In 2015, when Forsyth published his autobiography, The Outsider, everyone thought he was calling it a day from writing books. In a follow up Guardian interview, he said he was unable to write any more books because “he cannot travel to adventurous places.” That sentence covers a tumultuous life—flying fighter jets for the RAF, working for the BBC, sleuthing for MI6, supporting the Biafra breakaway—and now, ingloriously perhaps, slumped to supporting Brexit. A life in which his companions were men both kind and ungracious, dodging bullets and daggers shoulder to shoulder with mercenaries, revolutionaries, and statesmen alike. He made his name as a master storyteller first with Dogs of War in the early 1970s—a book he wrote because he was desperate for money! And after which there was no looking back.
In 1967 Biafra attempted, much like us in 1971, to secure independence from the central Nigerian state. War broke out. Like us later in 1971, it was the dominant news of the time. Forsyth was sent, against his will, to cover it for the BBC. Before leaving London, he was given a lengthy brief by his bosses: that rebel leader Colonel Emeka Ojukwu was a rogue agent and the Brits really had to back their man Colonel Yakubu Gowon at the center or else all hell would break loose. The jewel in Africa for the colonial minded Foreign & Commonwealth Office was always going to be the mineral-rich Nigeria. And so, the fallen Empire persisted with their influence, thanks to Mir Jafars that crop up in every century, every decade—even though the country was sovereign. To cut a long story short, when Forsyth met the Oxford-educated Ojukwu, he realized how the BBC had sold him a lie and he opted out of the BBC.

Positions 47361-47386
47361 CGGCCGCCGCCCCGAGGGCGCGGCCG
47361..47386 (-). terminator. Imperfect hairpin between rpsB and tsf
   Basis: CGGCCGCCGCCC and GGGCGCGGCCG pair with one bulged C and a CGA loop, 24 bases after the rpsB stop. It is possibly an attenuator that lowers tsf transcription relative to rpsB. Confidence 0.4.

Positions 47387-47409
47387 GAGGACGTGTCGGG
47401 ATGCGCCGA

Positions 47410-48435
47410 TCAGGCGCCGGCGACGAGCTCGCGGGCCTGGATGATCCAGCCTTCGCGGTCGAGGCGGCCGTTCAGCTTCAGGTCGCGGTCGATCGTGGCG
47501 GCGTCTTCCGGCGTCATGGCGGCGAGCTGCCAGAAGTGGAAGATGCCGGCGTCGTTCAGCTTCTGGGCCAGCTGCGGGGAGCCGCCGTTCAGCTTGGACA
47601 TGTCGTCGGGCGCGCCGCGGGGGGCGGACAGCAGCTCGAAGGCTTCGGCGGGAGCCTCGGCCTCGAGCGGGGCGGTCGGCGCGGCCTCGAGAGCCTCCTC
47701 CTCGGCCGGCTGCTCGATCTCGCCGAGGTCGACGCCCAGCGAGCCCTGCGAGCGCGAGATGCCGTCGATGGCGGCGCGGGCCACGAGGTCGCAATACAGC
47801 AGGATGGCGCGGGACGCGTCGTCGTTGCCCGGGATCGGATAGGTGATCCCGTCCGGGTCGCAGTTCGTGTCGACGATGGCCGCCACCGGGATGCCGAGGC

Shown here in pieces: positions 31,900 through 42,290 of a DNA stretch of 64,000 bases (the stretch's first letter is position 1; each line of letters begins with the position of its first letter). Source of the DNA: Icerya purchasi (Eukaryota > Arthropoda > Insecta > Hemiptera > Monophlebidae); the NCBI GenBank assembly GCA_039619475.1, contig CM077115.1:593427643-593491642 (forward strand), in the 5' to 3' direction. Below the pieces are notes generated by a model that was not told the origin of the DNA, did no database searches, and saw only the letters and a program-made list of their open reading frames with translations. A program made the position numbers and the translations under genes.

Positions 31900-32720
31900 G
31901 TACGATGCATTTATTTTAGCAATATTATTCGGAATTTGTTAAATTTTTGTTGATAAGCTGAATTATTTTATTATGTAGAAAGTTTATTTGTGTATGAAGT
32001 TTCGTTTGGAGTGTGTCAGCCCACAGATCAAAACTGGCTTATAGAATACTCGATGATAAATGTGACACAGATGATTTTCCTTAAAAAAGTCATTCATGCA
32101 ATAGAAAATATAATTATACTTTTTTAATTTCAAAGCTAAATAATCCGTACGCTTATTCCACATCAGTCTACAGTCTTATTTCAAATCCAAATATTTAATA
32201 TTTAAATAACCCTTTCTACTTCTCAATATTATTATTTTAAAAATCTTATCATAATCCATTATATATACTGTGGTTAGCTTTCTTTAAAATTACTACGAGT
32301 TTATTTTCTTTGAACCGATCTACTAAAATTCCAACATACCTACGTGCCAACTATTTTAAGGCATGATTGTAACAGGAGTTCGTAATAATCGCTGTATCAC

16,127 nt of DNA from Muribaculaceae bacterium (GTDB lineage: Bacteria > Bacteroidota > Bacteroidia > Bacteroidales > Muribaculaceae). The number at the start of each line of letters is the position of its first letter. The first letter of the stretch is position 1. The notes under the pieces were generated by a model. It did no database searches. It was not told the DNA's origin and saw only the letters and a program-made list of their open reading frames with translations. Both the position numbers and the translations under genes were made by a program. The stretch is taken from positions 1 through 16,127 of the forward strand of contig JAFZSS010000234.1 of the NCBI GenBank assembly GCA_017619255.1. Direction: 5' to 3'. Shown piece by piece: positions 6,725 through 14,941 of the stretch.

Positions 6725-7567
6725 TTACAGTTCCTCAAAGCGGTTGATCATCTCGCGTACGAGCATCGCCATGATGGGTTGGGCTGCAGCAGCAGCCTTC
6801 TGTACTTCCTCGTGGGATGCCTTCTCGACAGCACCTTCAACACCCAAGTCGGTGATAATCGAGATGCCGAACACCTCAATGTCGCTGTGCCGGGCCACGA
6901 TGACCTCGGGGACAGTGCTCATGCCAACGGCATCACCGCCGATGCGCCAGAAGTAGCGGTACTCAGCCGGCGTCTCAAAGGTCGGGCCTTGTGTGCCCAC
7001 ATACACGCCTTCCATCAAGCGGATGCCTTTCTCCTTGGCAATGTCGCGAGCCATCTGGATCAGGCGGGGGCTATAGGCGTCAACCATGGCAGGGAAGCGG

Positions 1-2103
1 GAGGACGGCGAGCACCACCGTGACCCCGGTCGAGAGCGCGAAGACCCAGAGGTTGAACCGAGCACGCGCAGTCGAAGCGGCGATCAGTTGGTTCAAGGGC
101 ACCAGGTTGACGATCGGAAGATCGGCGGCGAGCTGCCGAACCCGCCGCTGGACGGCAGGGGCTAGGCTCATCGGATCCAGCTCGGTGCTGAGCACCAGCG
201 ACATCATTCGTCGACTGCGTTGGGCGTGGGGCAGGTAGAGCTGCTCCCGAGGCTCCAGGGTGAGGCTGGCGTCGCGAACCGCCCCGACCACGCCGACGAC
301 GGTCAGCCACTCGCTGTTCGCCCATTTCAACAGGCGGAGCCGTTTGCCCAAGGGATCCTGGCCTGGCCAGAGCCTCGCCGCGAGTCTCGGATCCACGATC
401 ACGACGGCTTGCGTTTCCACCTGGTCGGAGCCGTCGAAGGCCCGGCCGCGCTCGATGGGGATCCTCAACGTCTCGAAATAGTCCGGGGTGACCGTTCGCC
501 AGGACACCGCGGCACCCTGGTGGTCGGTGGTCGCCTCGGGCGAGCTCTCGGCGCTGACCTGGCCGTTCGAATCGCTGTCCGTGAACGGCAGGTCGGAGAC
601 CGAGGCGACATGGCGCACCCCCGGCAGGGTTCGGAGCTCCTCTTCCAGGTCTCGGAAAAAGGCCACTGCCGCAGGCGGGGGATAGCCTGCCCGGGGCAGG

Broke, jobless, and a longer stint in Nigeria, thanks to his friendship with Ojukwu, Forsyth had an idea to put some dough in the bank. He wrote a thriller set in Africa, drawing from his rich experiences in the Biafra. Thus was Dogs of War born but it was no easy sell. In the end, only one publisher agreed to take a punt and the rest, as they say, is history.
When I wrote to Ed Victor, the late agent of Forsyth and many other luminaries, he was okay with the idea of his client traveling to Bangladesh for the Dhaka Lit Fest. Most agents are but, you know, there’s always the odd joker who wants to be the party pooper, perhaps because a certain kind of mind loves red-tapism in the literary world, a friend remarked in jest. Anyway, I digress. I was told Forsyth doesn’t travel long distance but I could meet him at his book launch party.
Fast-forward a few weeks. Two things happened: Forsyth is humbled by our invitation and surprised to learn that he has a readership in Bangladesh, though I like to think that was another example of humility. Nonetheless, he declined politely saying he wouldn’t be able to make the long flight because of health issues. The second was a surprise I had arranged for him. I took Ojukwu’s son Okigbo, a fellow writer and friend, along with me. Uncle Freddie and Oki hadn’t met each other for over 20 years. Though it was emotional it was also formal (please, no sex or tears, we are British!).
Forsyth has returned to the ring with the publication of his race-against-time thriller The Fox (Penguin Books) next month. I am looking forward to devouring this particular hamburger. With extra cheese, and don’t slack on the relish, please!
Ahsan Akbar is a Director of Dhaka Lit Fest. [email protected]